I found my Onkyo TA-RW344 tape deck in a Mesquite, Texas Goodwill. It wasn’t in perfect shape, but that was what I was looking for: Something that needed TLC but not any true repair.
The case was dirty, and the Goodwill sticker left a little residue on the front panel. This was nothing a rag and water couldn’t fix. The inside also needed a little work. After watching a very helpful YouTube video, I figured out how to clean the heads: 90% (or higher) isopropyl alcohol (NOT rubbing alcohol) and Q-Tips. There was nothing more than a little gunk on the heads, though the pinch rollers blackened more than a few of my Q-Tips.
I didn’t have a true demagnetizer (though I have one on my Amazon Wish List) so after several phone calls, I found a Radio Shack that claimed to have one. Unfortunately, the guy I talked to was wrong. All they had was one of the cassette numbers with little brushes and a supposed demagnetizing effect from, I’m guessing, static. I bought it anyway.
The “demagnetizer” either worked as well as advertised or the heads in the Onk didn’t really need demagnetizing (more likely) because the results we’re phenomenal!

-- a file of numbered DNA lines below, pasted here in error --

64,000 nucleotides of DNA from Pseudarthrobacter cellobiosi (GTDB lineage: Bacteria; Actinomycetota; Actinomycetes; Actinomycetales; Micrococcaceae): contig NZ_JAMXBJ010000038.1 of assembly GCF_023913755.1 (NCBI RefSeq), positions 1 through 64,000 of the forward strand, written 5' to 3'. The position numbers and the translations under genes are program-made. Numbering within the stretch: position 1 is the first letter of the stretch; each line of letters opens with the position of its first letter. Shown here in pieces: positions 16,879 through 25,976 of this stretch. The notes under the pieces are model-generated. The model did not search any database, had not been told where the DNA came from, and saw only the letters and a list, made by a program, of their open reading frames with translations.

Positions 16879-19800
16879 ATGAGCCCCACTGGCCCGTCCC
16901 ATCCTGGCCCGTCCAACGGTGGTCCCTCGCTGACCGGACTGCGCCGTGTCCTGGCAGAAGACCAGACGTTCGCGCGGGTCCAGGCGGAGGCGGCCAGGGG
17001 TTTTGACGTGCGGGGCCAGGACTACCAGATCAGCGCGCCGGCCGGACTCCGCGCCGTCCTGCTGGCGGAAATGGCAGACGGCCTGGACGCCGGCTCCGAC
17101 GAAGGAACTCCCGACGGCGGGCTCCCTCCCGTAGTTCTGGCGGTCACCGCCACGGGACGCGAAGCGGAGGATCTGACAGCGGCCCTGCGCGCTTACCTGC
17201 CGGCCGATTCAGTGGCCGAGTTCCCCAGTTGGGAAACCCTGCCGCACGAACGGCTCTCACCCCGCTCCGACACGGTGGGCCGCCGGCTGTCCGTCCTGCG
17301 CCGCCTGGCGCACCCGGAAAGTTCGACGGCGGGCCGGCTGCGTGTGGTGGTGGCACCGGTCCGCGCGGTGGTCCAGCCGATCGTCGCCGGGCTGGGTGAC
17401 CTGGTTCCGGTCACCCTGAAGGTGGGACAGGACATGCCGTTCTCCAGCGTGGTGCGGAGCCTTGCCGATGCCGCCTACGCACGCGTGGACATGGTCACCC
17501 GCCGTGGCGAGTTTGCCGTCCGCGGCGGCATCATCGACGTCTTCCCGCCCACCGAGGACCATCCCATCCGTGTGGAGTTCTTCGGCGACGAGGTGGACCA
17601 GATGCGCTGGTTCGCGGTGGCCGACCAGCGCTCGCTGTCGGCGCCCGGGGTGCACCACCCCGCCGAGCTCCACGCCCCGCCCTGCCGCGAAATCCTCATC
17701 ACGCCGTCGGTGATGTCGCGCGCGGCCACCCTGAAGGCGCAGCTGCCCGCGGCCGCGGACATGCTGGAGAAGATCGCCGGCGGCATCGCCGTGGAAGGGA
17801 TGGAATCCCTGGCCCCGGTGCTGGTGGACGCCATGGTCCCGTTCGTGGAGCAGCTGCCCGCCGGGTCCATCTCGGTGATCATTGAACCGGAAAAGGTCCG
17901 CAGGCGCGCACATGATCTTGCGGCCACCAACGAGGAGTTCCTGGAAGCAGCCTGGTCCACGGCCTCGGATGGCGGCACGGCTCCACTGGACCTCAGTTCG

To test the deck, I wanted something with a lot of high range. One of the problem with cassettes is that they’re bad at replicating high frequencies. This is why they “hiss” and why Dolby and dbx noise reduction systems were invented. To cut the hiss, you have to use noise reduction or lower the treble setting on your amplifier. Often, when you do this, you also muffle the sound of the recording. Next time you’re listening to your stereo, with a tape or not, turn the treble way down and you’ll see what I mean. So the true test, in my opinion, of a tape deck is whether it can reproduce hiss-free high frequencies without the crutch of noise reduction technology.
I picked Depeche Mode’s live album, 101 as my test for two reasons: The first is that the keyboards in synth-heavy music are replete with the high frequencies I wanted to test. Second, the sound of the cheering audience on a live album is another great test of high frequencies. It sounded great. A little hiss, but well within reason. Next, I had to try the Onk’s Dolby B and C settings. B cut down on the hiss without muffling, though I couldn’t say the same for C.
The TA-RW344 is not a world-class deck. Onks, as a rule, really aren’t. They’re a mid-range brand, like a Toyota to Nakamichi’s BMW. It’s also a double-well deck with only two heads and a default auto reverse—all the signs of a less than stellar product.
Nevertheless, it’s a damn good deck. It was manufactured in the early ’90s, when dual wells and auto reverse were the standard, so I really can’t fault Onkyo for that. I can turn the auto reverse off anyway. Nor can I compare it to a Nak and be fair. This is a good, well-made deck, and as such, it’s my go-to deck. It doesn’t require any maintenance, and I get consistent results out of it. If you find one in a used bin at your local thrift store or swap meet, you’d be a fool not to pick it up.